NORTH ADAMS, Mass. — A financially shaky Redevelopment Authority has agreed to reduce the rent for the Freight Yard Pub to keep funds flowing to manage its debt.
The restaurant began witholding rent this past spring until the authority addressed what it claimed were poor conditions in Western Gateway Heritage State Park.
Mayor Richard Alcombright recommended an amended agreement effective Nov. 1, 2017, that would reduce the rent from $4,000 a month to $2,500 beginning in October, pending the restaurant pay the back rent being held in escrow. The amendment also allows the restaurant to terminate the lease at any time upon 60 days notice, with rent being paid through the last two months.
"We're reducing the rent as a settlement toward some of the issues that they had and also so that we can derive revenue that will help us keep our loan obligation current," the mayor said. "I think we'll have sufficient rent to minimally maintain the park but, most importantly, keep our obligation current at the Berkshire Bank. We don't want to do anything to jeopardize that."
The mayor said the agreement had been hashed between the attorneys for both sides. The amount in escrow was $25,875, which should come back to the cash-strapped Redevelopment Authority.
"I will not execute this unless the rent is current," the mayor said. "We may want to hold off execution of this until the very end of the month so that when this comes through, it comes through with the December rent also."
The authority has to begin making payments of about $2,200 a month on a $160,000 loan taken out from Berkshire Bank to settle a lawsuit the restaurant, as Bay State Hospitality Group, won against it for parking issues in 2015.
The park doesn't have many tenants and some have moved or are in the process of relocating to make way for the proposed extreme model railroad museum. The Thomas Krens-lead group took out an option to buy the park and the adjacent Sons of Italy for $1.2 million earlier this year.
The mayor said the museum will be paying $1,500 a month for the offices it occupies in the park (beginning in January) and there is another tenant paying $600. Cold Spring Coffee Roasters will be moving to the Norad Mill but is still in the park at $450 a month.
"The Redevelopment Authority is in a very cash sensitive position," Alcombright said in response to questions about the reduction setting a precedent. "I don't want to leave a bankrupt situation into the next administration. I think we're going to be able to provide some cash and an adequate income stream, should the tenants pay their rent."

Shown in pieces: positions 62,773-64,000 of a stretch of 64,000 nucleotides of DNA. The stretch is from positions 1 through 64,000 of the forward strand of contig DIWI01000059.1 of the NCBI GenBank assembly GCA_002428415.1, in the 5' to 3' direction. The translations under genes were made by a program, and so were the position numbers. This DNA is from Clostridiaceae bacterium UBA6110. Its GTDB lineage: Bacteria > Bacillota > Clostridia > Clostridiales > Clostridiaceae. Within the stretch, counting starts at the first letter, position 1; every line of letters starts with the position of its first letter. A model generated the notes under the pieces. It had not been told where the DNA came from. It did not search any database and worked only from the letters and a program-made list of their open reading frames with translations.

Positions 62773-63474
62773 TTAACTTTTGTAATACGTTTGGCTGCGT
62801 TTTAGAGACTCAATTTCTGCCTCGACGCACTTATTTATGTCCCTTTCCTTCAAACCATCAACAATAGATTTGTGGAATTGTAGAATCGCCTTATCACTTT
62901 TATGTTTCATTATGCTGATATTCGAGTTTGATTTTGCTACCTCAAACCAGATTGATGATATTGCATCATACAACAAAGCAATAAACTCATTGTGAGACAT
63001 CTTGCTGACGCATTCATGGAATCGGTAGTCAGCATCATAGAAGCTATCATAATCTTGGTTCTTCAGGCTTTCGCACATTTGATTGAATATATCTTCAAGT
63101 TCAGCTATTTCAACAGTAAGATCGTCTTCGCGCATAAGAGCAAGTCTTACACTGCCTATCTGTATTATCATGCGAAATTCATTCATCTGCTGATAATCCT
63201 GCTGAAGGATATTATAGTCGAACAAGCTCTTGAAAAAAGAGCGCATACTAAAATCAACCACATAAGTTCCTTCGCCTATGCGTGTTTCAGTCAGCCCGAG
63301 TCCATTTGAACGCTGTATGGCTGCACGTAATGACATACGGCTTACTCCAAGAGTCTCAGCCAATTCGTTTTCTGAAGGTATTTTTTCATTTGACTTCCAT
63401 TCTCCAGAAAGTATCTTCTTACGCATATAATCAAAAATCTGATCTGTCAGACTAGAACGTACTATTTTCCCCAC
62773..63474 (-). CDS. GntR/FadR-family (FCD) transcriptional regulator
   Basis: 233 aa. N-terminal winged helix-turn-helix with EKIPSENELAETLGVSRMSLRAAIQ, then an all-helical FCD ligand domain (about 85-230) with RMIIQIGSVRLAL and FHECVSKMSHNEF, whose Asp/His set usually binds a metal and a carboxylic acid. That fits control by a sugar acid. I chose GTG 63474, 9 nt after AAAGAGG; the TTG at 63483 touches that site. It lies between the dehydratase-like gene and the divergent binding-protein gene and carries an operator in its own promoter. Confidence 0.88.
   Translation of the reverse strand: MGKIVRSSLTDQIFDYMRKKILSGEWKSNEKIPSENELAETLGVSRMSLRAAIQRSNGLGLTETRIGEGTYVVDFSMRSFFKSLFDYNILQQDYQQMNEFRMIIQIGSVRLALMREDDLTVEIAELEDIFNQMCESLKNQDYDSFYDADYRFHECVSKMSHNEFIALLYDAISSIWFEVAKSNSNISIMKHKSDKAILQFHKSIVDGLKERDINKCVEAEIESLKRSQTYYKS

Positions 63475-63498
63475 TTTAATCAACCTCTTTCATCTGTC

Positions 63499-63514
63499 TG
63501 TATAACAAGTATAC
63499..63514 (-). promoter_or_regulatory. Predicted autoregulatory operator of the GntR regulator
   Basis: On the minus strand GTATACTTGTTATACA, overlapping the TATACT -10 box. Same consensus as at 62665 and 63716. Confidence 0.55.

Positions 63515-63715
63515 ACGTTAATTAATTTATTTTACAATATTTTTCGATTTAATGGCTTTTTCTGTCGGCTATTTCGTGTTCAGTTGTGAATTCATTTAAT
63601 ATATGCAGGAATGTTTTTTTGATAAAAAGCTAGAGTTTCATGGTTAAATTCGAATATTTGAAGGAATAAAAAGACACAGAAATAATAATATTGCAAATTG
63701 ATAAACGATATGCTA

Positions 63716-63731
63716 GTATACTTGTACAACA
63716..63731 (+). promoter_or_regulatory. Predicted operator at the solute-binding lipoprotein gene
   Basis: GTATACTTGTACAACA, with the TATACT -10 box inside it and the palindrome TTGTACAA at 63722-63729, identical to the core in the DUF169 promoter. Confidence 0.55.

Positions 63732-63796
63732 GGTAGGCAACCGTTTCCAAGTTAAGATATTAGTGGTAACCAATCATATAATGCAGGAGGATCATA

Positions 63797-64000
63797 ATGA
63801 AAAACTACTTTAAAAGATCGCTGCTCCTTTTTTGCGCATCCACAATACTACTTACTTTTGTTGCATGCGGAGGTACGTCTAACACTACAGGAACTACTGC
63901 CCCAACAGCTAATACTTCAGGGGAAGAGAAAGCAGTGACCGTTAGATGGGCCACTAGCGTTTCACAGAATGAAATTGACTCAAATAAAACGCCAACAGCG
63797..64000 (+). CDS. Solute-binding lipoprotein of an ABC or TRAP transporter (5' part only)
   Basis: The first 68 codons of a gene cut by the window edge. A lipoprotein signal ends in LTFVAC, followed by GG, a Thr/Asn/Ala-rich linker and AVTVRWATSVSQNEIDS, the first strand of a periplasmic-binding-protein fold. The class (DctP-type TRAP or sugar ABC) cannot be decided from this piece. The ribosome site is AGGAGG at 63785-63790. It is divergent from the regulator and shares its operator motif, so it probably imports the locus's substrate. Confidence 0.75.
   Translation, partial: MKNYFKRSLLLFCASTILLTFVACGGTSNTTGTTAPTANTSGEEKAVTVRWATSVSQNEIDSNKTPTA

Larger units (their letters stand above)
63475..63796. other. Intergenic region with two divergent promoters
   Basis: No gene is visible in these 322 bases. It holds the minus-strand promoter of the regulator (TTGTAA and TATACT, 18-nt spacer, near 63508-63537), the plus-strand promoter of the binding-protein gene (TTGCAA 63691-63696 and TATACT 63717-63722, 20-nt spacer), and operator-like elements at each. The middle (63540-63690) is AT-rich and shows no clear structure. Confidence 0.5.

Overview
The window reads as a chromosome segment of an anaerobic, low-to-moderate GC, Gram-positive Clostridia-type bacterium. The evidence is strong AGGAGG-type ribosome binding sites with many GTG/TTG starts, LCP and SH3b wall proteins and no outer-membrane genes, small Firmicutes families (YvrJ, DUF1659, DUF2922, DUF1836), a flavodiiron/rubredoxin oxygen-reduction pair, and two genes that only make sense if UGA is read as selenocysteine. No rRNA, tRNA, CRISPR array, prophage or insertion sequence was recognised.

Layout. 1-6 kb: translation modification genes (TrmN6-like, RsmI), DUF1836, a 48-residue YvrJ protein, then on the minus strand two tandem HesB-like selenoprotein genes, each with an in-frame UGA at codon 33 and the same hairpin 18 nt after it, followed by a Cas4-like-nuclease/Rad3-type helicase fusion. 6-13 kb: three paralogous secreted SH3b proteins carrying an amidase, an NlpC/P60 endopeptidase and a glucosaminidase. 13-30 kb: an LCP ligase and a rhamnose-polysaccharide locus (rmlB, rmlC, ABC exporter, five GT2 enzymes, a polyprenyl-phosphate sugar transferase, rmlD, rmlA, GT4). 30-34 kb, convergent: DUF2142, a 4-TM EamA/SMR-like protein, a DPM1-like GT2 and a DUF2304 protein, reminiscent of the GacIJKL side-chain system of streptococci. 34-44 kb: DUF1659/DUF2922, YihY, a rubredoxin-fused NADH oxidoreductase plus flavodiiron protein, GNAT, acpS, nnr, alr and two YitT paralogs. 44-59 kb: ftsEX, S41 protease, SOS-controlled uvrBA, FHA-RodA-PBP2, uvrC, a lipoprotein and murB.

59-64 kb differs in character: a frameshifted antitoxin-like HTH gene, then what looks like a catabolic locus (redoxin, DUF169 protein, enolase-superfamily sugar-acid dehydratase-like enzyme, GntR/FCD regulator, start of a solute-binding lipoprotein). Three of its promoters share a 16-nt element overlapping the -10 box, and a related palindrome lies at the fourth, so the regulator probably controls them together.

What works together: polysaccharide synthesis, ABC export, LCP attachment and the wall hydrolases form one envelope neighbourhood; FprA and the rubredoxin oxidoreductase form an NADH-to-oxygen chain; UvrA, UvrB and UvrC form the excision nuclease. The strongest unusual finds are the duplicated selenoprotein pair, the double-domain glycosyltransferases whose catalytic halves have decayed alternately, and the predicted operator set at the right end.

He said disputed items from Freight Yard's lengthy list were not addressed as they were not the authority's responsibilities.
"The list seemed dramatic, there were a lot of items on there. Many, many of them had nothing to do with their operation of the building," said Building Inspector William Meranti. "Many are their responsibility through the lease and the ones that we were able to take care of, we have."
That includes having a contractor come in to repair gutters now that the awnings are down, and fixing pavers that were a trip hazard. A number of exterior lights have also been fixed or are awaiting parts to be repaired.
The mayor was careful to say his recommendations were only up to the end of December. The city will have a new mayor, Thomas Bernard, on Jan. 1. Bernard attended the meeting but didn't say anything.
The authority's vice chairman, Michael Leary, however, wanted to know what would prevent the restaurant from withholding rent yet again, as it did during the lawsuit.
"I'm a little bit irritated that we had to go this route to begin with and if this happens four, five months from now and we end up in the same situation, we have no mechanism other than locking the door," he said.
Alcombright agreed that "we've had issues over the years, honestly this would be in my mind, from my perspective, the Redevelopment Authority's last forbearance."
"I'm going to say as a member of the board, if this happens again, I'm going to vote to lock that door," Leary replied.
In other business, the authority approved an application by Gary Fuls to operate a real estate office at the Holiday Inn.
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North Adams Library Trustees to Look at New Policies
By Jack GuerinoiBerkshires Staff
NORTH ADAMS, Mass. — The library trustees will update some policies to address filming patrons in the library and political events in the meeting room.
The trustees addressed an American Library Association memo in response to filming in the library and agreed to hold off on penning a policy until next month.
"Let's think about it and look at this next month," trustee Don Pecor said at last Wednesday's meeting. "It sounds like we are a little split on this."
The memo was in response to a group of First Amendment advocates across the country who enter public buildings with cameras. When given a building policy mandating that they not film in the building, they hand over a copy of the Constitution and continue.
Trustee Chairwoman Robin Martin told the rest of the board last week that she has solicited input from the public and those close to Cariddi and there was a consensus that something visual should be done to memorialize the late state representative at the library.
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And now Honig and a group of other regular contributors on the page are targeting one specific need in the community: resources for those without housing stability. That grew from a post on the page where someone was searching for a tent to provide shelter while they were without permanent housing. click for more
Much of that will be directed back to NBUW's 20 member agencies, but Collier on Thursday also wanted to highlight some of the other work the agency had been doing above and beyond those allocations. click for more